from Emily (who loves food)
Forget gingerbread men – gingerbread dalmatians are what’s hot.
These little cuties were born into my kitchen out of a craving for gingerbread cookies, but a serious lack of cookie cutters.
Between my three options – a tiny star, a snowflake or a dog, well, the dog came out on top.
These cookies are soft in the centre, with crisp extremities. They keep fantastically in an air-tight container, and go down a treat with a cup of tea. These ones were iced with royal icing, but in terms of decorating, you could really do whatever you liked!
Gingerbread Dalmations – Makes roughly 20-25 cookies
Prep time: 15 mins + chilling time Cook time: 10 mins
- 120g Butter
- 1/2 cup Caster sugar
- 1/2 cup Golden syrup
- 1 Egg yolk (save the white for the icing!)
- 2 cups Sifted flour
- 1/4 tsp Salt
- 1/2 tsp Baking powder
- 1/2 tsp Baking soda
- 1/2 tsp Cinnamon
- 1/2 tsp Ground cloves
- 1 tsp Ground ginger
- 1/2 tsp Nutmeg
- 1/2 tbs Orange juice
In a large bowl, cream the butter until smooth, then add the sugar and beat for a further 2 mins.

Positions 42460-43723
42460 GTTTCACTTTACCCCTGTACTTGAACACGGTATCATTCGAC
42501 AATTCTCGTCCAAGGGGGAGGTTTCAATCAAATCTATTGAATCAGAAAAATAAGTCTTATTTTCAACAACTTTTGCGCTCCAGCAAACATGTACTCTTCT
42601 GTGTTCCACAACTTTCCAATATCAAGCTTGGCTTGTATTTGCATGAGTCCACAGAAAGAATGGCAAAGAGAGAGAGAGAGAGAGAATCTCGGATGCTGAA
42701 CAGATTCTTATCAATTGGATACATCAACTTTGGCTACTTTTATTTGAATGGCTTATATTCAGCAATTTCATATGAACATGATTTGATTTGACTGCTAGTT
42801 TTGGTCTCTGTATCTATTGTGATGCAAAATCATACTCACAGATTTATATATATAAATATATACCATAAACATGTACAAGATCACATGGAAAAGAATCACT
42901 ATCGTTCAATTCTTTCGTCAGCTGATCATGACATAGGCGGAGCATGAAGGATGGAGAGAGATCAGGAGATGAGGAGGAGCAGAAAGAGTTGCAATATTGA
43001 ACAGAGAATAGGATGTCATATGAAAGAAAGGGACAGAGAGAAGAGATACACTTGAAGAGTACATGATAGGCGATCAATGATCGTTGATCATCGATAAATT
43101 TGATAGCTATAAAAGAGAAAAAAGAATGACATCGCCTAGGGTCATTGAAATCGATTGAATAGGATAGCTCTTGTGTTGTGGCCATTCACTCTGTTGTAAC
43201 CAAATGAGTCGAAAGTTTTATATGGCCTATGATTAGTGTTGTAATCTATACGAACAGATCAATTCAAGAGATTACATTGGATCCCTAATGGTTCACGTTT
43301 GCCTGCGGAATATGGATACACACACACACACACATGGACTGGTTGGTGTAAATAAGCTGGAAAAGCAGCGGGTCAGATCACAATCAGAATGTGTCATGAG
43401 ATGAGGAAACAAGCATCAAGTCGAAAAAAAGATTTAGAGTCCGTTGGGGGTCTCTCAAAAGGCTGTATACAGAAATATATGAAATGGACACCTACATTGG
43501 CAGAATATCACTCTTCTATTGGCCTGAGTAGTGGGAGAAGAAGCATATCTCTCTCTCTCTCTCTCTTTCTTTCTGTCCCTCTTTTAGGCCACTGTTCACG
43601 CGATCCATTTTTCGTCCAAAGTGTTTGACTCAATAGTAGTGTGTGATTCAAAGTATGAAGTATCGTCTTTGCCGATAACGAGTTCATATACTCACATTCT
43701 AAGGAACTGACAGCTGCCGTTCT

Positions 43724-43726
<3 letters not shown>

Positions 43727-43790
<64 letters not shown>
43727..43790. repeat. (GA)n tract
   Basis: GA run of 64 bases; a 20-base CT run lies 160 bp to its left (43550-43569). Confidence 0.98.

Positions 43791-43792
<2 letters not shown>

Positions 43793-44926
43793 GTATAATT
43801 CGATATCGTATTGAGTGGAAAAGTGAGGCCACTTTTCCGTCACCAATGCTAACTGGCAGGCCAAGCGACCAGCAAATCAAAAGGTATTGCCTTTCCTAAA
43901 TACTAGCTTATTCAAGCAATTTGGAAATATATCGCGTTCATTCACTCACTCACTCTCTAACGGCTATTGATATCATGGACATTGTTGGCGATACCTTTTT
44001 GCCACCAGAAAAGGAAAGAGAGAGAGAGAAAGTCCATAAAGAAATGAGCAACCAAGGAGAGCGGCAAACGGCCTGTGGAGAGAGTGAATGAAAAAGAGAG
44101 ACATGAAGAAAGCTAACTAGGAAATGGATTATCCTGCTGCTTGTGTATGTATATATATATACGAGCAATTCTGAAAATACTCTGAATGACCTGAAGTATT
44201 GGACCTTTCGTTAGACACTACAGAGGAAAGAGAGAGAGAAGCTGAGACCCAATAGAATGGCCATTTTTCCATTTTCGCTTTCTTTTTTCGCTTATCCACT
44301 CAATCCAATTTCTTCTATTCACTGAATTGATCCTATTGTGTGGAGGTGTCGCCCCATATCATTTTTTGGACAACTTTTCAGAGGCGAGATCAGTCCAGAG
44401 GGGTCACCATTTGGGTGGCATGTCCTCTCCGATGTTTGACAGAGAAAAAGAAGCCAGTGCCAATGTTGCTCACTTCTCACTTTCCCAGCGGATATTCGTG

Add the golden syrup, egg yolk and juice and stir to combine.
In a separate bowl, mix together the flour, salt, baking powder, baking soda, cinnamon, cloves, ginger and nutmeg – tip into the wet mixture, and stir to combine into a nice ball of cookie dough.
Cover, and pop into the fridge for as long as you’ve got.
Preheat the oven to 180C/350F. Lightly flour a work surface, and roll out the dough to about 1cm thick. Dig a cookie cutter in there, and place your shapes about 2cm apart on a baking tray lined with parchment paper.
Bake for 8-10mins, depending on your oven.
Prep time: 2mins
- 1 large egg white
- 1 tsp lemon juice
- 2 cups icing sugar
Beat egg white and lemon juice together, then gradually add the icing sugar, beating on a low speed until – when the beater is lifted, the icing forms a ribbon that remains on the surface for a few seconds before disappearing.
Seperate the icing into different bowls, one for each colour. For these dogs, I reserved a little bit of icing, and added a few drops of black food colouring to it.
The white parts required no colouring.
Using a small knife, apply the base layer of icing to the cookie, starting in the middle and gently spreading it out to the edges, then put aside to dry.
Once the white coat had dried, I used a toothpick to apply the spots, ears, eyes and noses with the black food colour.
Royal icing is the best for decorating cookies – it shows off your colour by drying nice and crisp. Add more lemon juice for a runnier icing, more icing sugar for a stiffer icing suitable for piping.